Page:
Every year the Centers for Disease Control and Prevention (CDC) highlight the importance of immunization with National Immunization Awareness Month, but healthcare professionals across the country stress that getting immunized is important year-round. Immunization is crucial, regardless of an individual’s age, color, or gender – it is the most cost-effective means for preventing a number of diseases.
Immunizations are important for a variety of reasons. By receiving an immunization for a disease, a person defends him or herself against catching that disease. But the benefits do not stop there; society gains a collective immunization as more and more people become immune to a particular disease. Once a collective immunization has been established, once-dangerous diseases can be eradicated. Polio, for example, was eliminated in the United States in 1979 after vaccinations became widespread. The CDC estimates 21 million hospitalizations and 732,000 deaths will be avoided among children born in the last 20 years as a result of vaccines.
Of course, children can be especially vulnerable to a variety of diseases because their immune systems take some time to fully develop. Because of advances in medical science, your child can be protected against more diseases than ever before. Some diseases that once injured or killed thousands of children, have been eliminated completely and others are close to extinction– primarily due to safe and effective vaccines.
Unfortunately, there is a growing trend across the country against vaccination. Many well-intentioned parents fall victim to false and misleading information on the Internet and delay or forego entirely getting their children vaccinated against a number of common diseases such as measles, chickenpox, whooping cough, and others. As a result, many of these all-but-vanquished diseases are making a comeback.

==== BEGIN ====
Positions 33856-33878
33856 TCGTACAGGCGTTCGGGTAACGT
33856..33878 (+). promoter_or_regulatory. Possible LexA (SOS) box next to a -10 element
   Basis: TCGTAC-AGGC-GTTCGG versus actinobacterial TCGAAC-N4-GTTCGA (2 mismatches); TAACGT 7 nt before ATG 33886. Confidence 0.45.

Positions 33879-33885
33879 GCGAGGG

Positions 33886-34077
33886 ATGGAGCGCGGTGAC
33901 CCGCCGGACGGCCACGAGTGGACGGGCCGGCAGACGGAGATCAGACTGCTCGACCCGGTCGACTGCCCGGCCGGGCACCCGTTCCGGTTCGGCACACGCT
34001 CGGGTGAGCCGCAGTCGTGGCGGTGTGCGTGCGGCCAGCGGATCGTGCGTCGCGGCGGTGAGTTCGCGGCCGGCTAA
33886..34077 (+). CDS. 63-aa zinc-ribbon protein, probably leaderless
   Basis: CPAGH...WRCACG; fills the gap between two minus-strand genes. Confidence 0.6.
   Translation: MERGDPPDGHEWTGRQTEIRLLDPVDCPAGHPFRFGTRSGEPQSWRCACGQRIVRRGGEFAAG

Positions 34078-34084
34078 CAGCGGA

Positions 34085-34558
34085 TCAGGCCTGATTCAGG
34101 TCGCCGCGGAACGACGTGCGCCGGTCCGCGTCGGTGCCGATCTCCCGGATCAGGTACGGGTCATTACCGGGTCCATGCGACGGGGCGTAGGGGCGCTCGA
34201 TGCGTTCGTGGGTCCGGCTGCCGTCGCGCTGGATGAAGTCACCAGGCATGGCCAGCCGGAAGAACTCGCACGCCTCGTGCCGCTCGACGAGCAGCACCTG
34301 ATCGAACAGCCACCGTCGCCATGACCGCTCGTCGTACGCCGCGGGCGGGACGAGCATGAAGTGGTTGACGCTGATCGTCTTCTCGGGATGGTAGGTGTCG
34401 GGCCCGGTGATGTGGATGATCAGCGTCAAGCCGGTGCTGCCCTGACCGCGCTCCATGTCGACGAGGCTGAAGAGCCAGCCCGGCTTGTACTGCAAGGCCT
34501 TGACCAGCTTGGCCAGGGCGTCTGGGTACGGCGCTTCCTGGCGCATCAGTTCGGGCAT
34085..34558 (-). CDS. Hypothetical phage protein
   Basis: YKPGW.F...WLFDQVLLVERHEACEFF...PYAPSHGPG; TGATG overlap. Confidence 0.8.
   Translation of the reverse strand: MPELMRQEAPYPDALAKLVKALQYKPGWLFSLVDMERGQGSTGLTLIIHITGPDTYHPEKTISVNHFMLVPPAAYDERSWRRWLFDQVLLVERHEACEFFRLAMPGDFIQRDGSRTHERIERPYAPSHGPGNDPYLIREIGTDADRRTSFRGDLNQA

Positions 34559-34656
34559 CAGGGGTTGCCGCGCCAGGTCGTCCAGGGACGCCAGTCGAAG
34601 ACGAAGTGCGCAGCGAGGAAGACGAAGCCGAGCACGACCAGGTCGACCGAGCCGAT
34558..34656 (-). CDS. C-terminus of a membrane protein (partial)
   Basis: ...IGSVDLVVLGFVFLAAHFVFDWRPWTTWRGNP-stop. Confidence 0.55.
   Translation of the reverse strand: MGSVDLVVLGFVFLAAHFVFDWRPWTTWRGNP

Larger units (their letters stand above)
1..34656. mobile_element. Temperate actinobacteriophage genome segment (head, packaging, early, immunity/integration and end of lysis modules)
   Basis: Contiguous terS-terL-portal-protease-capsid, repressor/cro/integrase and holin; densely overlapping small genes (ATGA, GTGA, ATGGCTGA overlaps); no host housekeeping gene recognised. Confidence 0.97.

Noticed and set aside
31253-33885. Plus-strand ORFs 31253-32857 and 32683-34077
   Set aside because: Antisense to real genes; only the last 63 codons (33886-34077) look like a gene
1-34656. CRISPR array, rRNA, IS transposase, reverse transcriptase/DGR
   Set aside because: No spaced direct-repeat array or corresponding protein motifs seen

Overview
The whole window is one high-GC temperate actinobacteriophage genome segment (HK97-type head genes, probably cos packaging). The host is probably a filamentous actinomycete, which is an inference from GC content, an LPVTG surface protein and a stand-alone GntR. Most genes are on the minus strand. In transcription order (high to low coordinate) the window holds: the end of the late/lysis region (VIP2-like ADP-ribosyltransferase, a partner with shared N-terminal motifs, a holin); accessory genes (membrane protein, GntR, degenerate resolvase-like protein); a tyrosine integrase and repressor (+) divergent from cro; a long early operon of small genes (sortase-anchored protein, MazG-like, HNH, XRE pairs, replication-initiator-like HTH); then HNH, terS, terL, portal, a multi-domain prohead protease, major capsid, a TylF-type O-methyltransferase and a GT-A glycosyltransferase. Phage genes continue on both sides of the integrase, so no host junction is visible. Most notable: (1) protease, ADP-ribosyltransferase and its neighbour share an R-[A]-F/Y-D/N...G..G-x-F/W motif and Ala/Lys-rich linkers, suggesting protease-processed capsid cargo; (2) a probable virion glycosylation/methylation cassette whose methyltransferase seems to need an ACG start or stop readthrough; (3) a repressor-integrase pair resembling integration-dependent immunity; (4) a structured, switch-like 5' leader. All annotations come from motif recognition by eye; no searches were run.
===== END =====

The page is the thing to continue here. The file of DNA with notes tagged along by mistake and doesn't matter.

Here are five important reasons for getting your child vaccinated:
- Immunizations can save your child’s life
- Vaccines are highly safe and effective
- Immunization protects others, too
- Immunizations can save your family time and money
- Vaccines protect future generations
In fact, vaccines aren’t just for children – adults need them, too. Vaccines are recommended throughout a person’s lifetime, with specific immunizations associated with different age groups such as infants, young children, preteens, adults, and older adults.
Now, more than ever, as we continue to fight the deadly coronavirus pandemic here and across the globe, immunization and vaccines will play an even more critical role. By receiving an immunization for a disease, such as the flu and, shortly, the coronavirus, a person defends him or herself against catching that disease.
It takes years of development and testing before a vaccine is approved as safe and effective. Scientists and doctors at the U.S. Food and Drug Administration (FDA) study the research before approving a vaccine. They also inspect pharmaceutical facilities where vaccines are produced to make sure all rules are being followed. After the vaccine is released to the public, the FDA continues to monitor its use to make sure there are no safety issues. As a result, vaccines are safe, and the benefits they provide far outweigh any risks of immunization side effects. This is the most effective and proven way to stop diseases and begin to reverse their effects on society and the general health of our nation and countries around the world.